How reentry programs help build more successful communities


A 2-part series focused on reentry and how their success improves the communities they serve

There are almost 7 million formerly incarcerated people living in the U.S. today. While most people are released with minimal reentry support, a smaller group has the opportunity to participate in a more purpose-built solution to re-enter society. 

Thinking about the journey each person had to take to re-enter their communities and what programs helped them do so led us to write this 2 part series. The series will shed light on the reentry process and the people and programs that play a part.  Please enjoy Part 1 of the series below.

When most people think of what happens when a citizen returns home from the U.S. correctional system's supervision, they may think of reunions of families and the chance at a fresh start. 

However, the reality isn't always as rosy as we may think. Being a formerly incarcerated person can mean that society views them as a weight on the community, someone who is likely to return to prison, or as someone unable to change.  When formerly incarcerated persons are released, they often find no support system, no pathway forward, and increased stigma that follows them everywhere. This lack of support and guidance can lead those trying to rebuild their lives penalized for the lost opportunity for them to become a part of the workforce of tomorrow.

In a world where people are afforded a fair first chance at life with the necessary resources, support, education, and counseling, spending time in the correctional system wouldn't be a barrier to rising as much as a blip in your history. Until then, reentry programs fill the gap. 

What defines a reentry program? What are the benefits of hiring formerly incarcerated citizens from them? Where can returning citizens find the resources they need? Read along to find out!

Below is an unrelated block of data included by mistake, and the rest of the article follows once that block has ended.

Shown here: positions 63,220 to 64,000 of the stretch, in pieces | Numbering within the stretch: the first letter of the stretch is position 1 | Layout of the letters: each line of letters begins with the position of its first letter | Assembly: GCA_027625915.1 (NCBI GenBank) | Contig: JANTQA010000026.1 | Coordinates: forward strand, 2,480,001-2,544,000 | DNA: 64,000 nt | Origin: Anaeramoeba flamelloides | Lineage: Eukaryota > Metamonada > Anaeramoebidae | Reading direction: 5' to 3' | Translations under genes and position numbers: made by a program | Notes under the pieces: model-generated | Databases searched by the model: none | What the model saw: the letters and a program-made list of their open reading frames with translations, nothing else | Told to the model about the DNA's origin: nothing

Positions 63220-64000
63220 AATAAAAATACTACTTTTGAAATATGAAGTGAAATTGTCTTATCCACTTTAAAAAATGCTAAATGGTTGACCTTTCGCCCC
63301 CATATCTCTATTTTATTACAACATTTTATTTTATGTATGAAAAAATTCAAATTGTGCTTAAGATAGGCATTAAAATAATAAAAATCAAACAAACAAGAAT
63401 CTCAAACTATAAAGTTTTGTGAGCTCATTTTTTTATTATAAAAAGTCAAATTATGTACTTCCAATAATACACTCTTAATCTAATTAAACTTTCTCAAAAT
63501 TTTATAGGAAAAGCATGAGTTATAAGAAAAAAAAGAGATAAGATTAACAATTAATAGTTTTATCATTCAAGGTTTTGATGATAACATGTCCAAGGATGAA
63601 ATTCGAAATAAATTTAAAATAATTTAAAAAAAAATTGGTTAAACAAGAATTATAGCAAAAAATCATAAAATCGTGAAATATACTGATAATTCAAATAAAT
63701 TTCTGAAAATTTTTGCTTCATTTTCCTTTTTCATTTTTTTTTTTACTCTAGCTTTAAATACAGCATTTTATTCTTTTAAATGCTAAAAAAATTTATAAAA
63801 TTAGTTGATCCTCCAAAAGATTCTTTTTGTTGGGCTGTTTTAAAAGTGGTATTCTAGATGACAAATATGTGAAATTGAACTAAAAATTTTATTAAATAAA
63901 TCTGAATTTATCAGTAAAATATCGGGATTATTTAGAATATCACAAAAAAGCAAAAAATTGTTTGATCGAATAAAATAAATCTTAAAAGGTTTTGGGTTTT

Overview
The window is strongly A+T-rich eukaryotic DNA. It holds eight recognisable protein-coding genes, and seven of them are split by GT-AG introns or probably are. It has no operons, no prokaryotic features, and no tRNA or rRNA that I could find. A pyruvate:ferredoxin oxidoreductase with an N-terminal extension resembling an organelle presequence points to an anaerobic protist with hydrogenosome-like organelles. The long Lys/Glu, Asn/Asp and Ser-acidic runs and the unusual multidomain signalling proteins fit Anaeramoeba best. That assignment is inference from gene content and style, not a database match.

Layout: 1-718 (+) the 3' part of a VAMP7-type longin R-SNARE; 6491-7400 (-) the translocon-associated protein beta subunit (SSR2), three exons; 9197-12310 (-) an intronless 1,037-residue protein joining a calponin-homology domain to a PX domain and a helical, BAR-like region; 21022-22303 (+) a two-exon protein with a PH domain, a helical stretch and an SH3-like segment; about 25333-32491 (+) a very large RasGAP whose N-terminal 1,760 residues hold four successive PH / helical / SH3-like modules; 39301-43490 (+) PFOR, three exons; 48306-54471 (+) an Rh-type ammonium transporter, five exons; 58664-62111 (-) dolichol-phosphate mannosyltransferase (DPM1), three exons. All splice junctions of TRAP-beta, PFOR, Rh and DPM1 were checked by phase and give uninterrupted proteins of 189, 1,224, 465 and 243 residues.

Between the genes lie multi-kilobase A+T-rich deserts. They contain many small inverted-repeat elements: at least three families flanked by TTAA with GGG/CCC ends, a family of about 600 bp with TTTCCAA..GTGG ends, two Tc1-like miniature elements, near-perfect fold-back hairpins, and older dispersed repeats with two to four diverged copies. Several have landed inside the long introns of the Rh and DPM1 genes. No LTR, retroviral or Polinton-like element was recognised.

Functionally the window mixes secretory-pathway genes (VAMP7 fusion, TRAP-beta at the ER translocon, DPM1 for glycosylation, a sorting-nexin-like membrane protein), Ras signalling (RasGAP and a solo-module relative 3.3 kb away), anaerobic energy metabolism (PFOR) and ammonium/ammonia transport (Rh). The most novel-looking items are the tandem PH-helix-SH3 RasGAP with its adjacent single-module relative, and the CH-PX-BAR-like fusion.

What defines a reentry program? 

Reentry programs are designed to assist incarcerated individuals with a successful transition to their community after release. They provide the bridge between the correctional system and the community at large for formerly incarcerated persons. Right now, according to, there are 2.3 million U.S. citizens that are currently in the correctional system in some form. When they rejoin the general population, unfortunately, there's no guarantee that they won't recidivate. The National Institute of Justice states that "an estimated 68% of released prisoners were arrested within three years, 79% within six years, and 83% within nine years." The current correction system isn't always designed to rehabilitate the community they confine. Therefore when people are returning to their communities, they aren't given the resources or the pathways to ensure they stay out of the correctional system. Navigating the unfamiliar red-tape of interacting with the government and trying to rebuild a life put on hold due to their circumstances creates an environment where people are destined to return to jail instead of getting on with the rest of their lives. This is why local governments, police departments, and many nonprofits focus specifically on making this transition as successful as possible, leading to lower recidivism rates.